Thirdly, read the options given carefully and try to put them in the sentence in place of the asked word and check which option suits the most. And if antonym is asked then try to find the only word which does not at all deliver the sense of the sentence on replacement with the asked word.
Let us try to apply these tricks in the sample passage
These days, new kinds of experiments using everything from computer simulations to brain scans to genetically engineered mice are helping unlock the nature of mental time. And their results show that the brain does not use a single stopwatch.
Instead, it has several ways to tell time, and none of them seems to work like a conventional clock.
Dean Buonomano, a neuroscientist at UCLA, argues that in order to perceive time in fractions of a second, our brains tell time as if they were observing ripples on a pond. Let’s say you are listening to a chirping bird.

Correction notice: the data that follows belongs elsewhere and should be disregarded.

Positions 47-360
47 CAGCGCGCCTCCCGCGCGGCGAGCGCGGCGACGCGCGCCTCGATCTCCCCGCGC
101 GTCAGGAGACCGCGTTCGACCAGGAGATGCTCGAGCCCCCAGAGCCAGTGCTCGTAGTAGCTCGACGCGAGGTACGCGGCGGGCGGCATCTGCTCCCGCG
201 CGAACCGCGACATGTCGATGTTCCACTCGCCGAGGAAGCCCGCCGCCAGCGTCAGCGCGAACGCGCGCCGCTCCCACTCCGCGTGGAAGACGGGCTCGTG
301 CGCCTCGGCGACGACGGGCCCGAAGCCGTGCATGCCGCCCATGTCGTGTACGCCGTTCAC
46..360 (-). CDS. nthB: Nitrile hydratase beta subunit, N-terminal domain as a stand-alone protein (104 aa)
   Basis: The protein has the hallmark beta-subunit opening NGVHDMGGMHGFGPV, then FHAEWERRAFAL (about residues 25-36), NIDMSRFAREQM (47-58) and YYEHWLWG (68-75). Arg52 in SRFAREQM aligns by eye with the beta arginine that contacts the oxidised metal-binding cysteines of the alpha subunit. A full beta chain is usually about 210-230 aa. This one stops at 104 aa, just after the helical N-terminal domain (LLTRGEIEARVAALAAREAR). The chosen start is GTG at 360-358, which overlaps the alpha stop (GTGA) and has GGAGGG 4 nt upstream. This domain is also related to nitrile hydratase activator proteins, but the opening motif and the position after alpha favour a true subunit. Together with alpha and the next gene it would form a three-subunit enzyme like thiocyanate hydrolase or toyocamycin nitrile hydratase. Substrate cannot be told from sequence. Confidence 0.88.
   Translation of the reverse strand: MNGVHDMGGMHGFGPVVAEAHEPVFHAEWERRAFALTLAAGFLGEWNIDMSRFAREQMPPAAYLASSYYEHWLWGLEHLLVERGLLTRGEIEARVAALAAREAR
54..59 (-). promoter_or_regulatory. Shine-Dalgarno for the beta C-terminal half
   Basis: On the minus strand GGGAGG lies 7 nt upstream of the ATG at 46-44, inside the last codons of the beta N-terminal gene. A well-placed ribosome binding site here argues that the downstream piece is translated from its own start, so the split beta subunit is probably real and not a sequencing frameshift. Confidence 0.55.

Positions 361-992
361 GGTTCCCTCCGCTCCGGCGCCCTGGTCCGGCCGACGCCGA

Two of its chirps are separated by a tenth of a second. The first chirp triggers a spike of voltage in some auditory neurons, which in turn causes some other neurons to fire as well.
The signals reverberate among the neurons for about half a second, just as it takes time for the ripples from a rock thrown into a pond to disappear. When the second chirp comes, the neurons have not yet settled down.
As a result, the second chirp creates a different pattern of signals. Buonomano argues that our brains can compare the second pattern to the first to tell how much time has passed. The brain needs no clock because time is encoded in the way neurons behave.